Edward Shames, the last surviving member of the men who featured in the television series Band of Brothers, died of heart failure on Tuesday at the age of 99.
Shames was among nearly 40 second lieutenants in the 33rd Infantry Division who fought with the 82nd Airborne Division in Italy’s Passicino in the summer of 1944. Shames was the last of the group still alive, according to his family.
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Band of Brothers marked a turning point in soldiers’ interest in the war. The 10-part series inspired by the book by Erik Larson about the real life adventures of four men, whose band of brothers and sister-in-law was also dramatized for the series, was seen as a inspiration for veterans all over the world.
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Shames had not seen the 10-part series before it debuted on HBO, but he immediately recognized the level of authenticity and skillful storytelling, his family said. He provided the producers with a sample scene from the film and reviewed scenes and dialogue.
“He gave us some details and then we got on a conversation,” said Linda Sullivan, a producer of the series. “His main point was that he really appreciated how authentic the soldiers were portrayed.”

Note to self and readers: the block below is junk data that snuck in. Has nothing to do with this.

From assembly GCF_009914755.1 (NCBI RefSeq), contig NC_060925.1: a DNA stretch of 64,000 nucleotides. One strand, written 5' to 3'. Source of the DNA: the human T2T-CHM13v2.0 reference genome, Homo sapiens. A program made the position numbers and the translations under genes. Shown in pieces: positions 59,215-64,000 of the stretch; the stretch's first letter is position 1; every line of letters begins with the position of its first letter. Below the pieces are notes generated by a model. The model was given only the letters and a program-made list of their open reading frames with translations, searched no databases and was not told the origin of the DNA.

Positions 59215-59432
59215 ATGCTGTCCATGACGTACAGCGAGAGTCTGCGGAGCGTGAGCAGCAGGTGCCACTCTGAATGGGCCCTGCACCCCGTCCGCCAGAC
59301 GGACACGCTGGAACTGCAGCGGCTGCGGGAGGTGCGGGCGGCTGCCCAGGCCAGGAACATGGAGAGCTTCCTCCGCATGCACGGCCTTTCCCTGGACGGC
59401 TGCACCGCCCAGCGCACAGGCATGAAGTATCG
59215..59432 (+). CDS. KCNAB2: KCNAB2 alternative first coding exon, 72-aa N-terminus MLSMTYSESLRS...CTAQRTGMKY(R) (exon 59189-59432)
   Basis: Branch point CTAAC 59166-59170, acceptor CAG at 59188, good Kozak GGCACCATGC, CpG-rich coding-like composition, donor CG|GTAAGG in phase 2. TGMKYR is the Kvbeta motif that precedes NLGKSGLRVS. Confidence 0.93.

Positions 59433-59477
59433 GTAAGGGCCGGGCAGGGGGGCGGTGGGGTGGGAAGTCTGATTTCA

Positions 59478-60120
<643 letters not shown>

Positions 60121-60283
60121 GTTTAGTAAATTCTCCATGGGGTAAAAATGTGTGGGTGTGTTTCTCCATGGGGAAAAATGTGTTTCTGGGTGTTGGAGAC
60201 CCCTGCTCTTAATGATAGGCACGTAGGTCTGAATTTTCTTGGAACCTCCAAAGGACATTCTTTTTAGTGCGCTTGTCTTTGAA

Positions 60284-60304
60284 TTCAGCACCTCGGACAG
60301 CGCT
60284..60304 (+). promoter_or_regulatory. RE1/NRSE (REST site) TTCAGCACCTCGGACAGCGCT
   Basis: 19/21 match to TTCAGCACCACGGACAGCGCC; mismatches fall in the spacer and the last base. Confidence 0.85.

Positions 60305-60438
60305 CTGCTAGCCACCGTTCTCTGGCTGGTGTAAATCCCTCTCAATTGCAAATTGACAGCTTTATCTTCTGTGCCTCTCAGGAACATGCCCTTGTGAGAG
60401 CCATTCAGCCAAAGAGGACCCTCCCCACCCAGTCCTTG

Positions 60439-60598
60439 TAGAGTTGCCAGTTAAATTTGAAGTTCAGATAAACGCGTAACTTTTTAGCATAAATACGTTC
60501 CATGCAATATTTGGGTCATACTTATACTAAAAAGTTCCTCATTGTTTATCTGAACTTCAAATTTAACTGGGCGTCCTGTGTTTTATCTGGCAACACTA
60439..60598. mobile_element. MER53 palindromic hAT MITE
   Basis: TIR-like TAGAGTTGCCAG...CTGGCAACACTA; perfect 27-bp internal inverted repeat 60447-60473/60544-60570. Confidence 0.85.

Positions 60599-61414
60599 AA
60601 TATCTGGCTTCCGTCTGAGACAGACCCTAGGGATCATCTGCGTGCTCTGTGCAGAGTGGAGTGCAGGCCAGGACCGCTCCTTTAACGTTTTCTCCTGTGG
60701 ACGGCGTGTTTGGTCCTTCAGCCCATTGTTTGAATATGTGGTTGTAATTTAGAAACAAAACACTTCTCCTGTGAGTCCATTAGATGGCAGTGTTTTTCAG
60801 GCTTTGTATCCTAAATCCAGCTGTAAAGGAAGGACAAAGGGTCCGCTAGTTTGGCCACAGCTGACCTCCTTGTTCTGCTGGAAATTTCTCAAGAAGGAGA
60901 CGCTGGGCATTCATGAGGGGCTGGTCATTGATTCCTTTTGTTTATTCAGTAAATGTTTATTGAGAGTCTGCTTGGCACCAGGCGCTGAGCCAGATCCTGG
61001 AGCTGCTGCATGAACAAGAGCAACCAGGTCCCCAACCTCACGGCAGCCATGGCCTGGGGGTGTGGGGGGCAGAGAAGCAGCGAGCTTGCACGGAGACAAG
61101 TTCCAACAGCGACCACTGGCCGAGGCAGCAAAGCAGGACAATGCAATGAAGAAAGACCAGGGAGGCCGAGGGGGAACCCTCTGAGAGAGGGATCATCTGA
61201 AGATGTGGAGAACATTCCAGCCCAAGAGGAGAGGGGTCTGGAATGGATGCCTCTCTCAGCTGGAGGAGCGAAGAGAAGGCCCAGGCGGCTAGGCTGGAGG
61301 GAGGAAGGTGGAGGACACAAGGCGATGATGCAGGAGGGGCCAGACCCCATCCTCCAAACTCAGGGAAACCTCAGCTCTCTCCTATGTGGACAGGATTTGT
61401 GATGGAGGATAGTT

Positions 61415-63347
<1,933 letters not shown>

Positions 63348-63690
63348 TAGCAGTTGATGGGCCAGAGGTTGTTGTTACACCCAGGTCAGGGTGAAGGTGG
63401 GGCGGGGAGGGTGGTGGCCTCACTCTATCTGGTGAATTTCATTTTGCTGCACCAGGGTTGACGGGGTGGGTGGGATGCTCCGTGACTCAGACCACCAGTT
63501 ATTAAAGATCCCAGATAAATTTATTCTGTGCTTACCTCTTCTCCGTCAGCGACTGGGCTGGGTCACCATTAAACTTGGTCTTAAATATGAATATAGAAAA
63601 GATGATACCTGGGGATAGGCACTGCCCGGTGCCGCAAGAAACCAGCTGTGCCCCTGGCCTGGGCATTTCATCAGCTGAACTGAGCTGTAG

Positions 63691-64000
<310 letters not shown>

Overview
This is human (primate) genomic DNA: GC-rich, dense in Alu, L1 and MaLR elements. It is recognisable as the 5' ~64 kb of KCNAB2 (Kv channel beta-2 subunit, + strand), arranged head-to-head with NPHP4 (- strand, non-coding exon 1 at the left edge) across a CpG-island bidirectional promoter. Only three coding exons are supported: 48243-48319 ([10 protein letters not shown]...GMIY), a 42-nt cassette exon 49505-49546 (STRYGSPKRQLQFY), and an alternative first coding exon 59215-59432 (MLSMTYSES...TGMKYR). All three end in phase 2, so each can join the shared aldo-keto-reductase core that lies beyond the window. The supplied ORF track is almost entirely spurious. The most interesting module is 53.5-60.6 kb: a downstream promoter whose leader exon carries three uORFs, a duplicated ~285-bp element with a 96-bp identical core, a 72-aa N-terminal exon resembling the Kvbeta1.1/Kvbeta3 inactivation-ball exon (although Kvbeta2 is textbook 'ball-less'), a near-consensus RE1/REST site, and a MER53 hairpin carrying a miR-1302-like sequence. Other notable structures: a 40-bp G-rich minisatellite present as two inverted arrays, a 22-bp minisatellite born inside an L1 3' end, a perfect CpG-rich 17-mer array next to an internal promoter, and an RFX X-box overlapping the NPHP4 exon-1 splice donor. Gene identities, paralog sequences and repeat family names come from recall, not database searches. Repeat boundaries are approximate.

Shames served as an infantryman in Italy during a pivotal period of the second world war. Near the end of the war, he participated in the liberation of Rome, and for years lived in a nursing home near his home in Fresno, California.
Band of Brothers won 11 Emmys during its run.
The show went on to become a bestseller as well, with the first edition re-entering bestseller lists after its first episode. A musical adaptation was commissioned in 2002, and in 2005 it was filmed as a film, with Richard Dreyfuss, Martin Sheen and Bill Paxton leading the production.
Shames was born on 1 December 1918 in Fishers, Indiana. The family moved to Kenosha, Wisconsin, where Shames served in the US army. He studied at Mount Holyoke College in Massachusetts and Indiana University.
Shames served as a rifle sergeant in the 33rd Infantry Division from 1944-45. His unit was assigned to carry out ambushes against Japanese positions in Italy. His real-life battle-plans were widely published in journals for other officers.
Shames’ wife of 63 years, Betty Baker, died in 2014.